This week’s compulsory read

Who is this person and why am I supposed to be interested in him? Can’t he just go away? After a recent deluge of frantic on-line shrieking about the hitherto-barely-heard-of Kanye West, I am buried by an avalanche of uncontrollably excited Twitter and other babbling on the subject of one Elon Musk, of whom I know equally little and care even less. Isn’t there a button you can push, so they just disappear? What’s the point of living in an Internet bubble when hyper-inflated inconsequential mega-bores intrude all the time? (And how do you pronounce ‘Kanye’?)

On top of that, I am preparing for an upcoming inspection visit to Japan. In short, just time for a link – a must-read…

Crime, punishment and politics: the legal suppression of opposition in Hong Kong by Kong Tsung-gan at HKFP. Not just an update, but a full survey of the post-2014 ‘lawfare’ against Hong Kong’s pro-democrats.

…Hong Kong has never seen anything like this before, so many people in the pro-democracy movement put on trial over such an extended period of time for such a wide array of crimes … prosecutions being used as a key weapon against political enemies.

Among many interesting points: the pro-dems’ helplessness in responding, and the government’s success so far in maintaining the reputation of the legal system.

The article describes a systematic campaign to intimidate and subdue opponents and critics, which seems to have come in two waves: post-Occupy, and a renewed effort after the 2016 Legislative Council elections.

Its thoroughness suggests explicit instructions and supervision from Beijing and the Liaison Office, reflecting impatience or panic up in the Chinese Communist Party (not to mention the totally obedient/petrified stance of the local administration).

Note that this is happening at the same time as mounting suppression of Xinjiang Muslims, human-rights lawyers, on-line media, and so on in the Mainland. Note also that this coincides with stepped-up United Front ‘ideological’ work in Hong Kong (the national anthem law, school curriculum revision, push for ‘Bay Area’ identity, likely curbs on opinion), which in turn is tracking strengthened propaganda efforts on the Mainland through Xi Jinping Thought, Marxism, Amazing China, and so much more CCP-BS-hype.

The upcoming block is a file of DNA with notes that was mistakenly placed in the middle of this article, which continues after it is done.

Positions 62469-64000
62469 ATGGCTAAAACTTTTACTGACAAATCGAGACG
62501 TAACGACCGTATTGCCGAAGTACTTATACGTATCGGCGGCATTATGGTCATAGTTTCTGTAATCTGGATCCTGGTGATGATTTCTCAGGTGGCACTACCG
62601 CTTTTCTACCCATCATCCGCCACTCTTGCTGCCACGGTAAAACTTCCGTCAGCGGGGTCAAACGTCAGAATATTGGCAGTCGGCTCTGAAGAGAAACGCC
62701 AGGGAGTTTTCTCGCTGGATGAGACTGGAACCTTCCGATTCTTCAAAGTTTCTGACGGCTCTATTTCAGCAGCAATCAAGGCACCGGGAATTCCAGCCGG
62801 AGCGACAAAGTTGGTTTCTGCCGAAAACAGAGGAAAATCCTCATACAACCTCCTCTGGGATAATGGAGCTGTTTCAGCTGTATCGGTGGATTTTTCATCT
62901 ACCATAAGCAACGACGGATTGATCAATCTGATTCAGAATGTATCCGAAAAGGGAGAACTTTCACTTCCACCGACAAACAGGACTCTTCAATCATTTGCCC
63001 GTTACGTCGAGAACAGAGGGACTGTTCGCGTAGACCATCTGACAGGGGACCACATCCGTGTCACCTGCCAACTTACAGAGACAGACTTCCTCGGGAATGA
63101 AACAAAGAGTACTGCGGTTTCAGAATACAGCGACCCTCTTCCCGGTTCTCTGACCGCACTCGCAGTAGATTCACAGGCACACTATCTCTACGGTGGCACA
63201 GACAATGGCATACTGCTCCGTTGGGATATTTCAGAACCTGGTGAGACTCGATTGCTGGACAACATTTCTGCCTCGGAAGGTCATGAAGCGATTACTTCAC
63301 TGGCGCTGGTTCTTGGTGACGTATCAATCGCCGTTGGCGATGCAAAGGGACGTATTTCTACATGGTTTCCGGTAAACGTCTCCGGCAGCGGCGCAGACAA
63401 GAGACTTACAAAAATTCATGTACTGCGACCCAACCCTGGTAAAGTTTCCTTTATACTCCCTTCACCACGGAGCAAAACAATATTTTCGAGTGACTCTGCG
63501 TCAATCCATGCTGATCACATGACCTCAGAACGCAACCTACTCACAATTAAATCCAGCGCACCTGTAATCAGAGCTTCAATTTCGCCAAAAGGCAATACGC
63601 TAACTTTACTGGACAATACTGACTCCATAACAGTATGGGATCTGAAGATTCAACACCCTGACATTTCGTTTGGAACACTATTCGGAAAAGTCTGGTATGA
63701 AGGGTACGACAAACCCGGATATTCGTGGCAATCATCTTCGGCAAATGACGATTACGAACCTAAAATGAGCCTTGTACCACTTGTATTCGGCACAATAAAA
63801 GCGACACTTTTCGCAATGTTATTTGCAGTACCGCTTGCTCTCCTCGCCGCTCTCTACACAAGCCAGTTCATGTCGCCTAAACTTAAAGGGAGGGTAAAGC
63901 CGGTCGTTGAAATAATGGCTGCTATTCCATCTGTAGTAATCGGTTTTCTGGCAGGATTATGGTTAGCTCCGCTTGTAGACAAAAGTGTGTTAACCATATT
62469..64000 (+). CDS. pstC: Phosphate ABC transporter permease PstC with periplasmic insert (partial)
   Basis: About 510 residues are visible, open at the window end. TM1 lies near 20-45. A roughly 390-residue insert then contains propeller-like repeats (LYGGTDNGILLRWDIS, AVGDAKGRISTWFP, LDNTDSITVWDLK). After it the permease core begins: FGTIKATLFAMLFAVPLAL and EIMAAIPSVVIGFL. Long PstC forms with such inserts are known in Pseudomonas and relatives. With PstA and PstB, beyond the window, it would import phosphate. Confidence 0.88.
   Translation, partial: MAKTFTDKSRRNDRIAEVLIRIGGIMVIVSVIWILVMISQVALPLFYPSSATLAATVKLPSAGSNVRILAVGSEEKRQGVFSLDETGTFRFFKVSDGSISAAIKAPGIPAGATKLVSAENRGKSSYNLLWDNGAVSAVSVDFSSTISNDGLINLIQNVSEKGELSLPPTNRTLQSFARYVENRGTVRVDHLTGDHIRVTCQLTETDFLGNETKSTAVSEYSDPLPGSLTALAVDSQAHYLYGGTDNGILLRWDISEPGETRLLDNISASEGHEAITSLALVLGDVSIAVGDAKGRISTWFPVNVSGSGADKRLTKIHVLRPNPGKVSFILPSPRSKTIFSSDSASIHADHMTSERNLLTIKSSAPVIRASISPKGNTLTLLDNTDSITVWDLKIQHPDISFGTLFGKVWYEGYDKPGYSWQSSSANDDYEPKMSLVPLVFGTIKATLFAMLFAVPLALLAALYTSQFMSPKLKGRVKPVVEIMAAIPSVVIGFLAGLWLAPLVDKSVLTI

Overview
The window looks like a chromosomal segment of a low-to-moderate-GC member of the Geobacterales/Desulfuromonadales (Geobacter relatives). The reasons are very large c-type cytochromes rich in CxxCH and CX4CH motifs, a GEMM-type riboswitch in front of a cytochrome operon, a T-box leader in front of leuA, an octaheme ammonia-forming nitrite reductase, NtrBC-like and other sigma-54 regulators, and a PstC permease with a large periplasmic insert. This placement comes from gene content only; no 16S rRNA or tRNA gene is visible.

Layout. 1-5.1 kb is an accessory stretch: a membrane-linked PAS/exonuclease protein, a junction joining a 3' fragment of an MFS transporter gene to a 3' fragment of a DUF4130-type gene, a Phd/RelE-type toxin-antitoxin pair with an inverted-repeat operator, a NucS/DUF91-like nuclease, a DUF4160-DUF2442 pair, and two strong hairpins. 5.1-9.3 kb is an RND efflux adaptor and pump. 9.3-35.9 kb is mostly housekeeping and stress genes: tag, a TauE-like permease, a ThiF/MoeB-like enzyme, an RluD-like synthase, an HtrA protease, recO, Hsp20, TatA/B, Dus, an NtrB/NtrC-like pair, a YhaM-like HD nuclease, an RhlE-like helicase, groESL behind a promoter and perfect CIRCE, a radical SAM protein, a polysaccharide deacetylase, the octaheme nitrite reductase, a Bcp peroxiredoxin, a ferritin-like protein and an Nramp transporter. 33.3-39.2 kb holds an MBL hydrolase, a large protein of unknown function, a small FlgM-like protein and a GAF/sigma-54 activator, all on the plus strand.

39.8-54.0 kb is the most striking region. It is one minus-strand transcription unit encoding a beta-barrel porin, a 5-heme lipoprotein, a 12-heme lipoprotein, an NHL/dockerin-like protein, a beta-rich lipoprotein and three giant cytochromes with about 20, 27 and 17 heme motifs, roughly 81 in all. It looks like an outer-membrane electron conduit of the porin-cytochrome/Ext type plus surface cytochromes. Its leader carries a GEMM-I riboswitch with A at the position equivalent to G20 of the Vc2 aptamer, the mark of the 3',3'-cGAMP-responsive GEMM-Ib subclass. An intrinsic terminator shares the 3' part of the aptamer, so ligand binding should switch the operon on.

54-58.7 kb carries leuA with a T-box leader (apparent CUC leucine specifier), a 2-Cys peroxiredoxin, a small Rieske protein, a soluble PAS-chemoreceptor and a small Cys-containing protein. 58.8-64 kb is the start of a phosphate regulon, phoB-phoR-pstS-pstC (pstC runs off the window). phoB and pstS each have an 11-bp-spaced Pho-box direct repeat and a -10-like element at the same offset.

This is one of those times when you don’t fully see what is happening – but when you look back 10 years later you realize what you were living through.


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2 Responses to This week’s compulsory read

  1. Stephen says:

    The chronicling of this by Kong Tsung-gan is an impressive body of work. But what next ? Like the militarisation of the South China sea (and beyond) the lobotomy of Hong Kong is nearly complete. The high water mark was 2014, the British went a long time ago and the American’s don’t care.
    So we move on to soul searching in New Zealand / Australia on how far China’s money has corrupted their democracy. What next ? An orchestrated incident in Taiwan provoking a military action ?
    Our increasingly few Pro-Dem Legislative Councillors still have their pay cheques and perhaps realise it’s game over and are just going through their final moves prior to retirement in Canada.

  2. Not A Political Decision says:

    The more Beijing entices people into subversion, the faster the regime will fall so it’s not all negative.

    The regime doesn’t even have the support of the poorest (something even Venezuela does) because they don’t redistribute any wealth and brainwashing only goes so far compared to cash. They’ll be easily toppled by their own greedy bourgeoisie at the next economic downturn.

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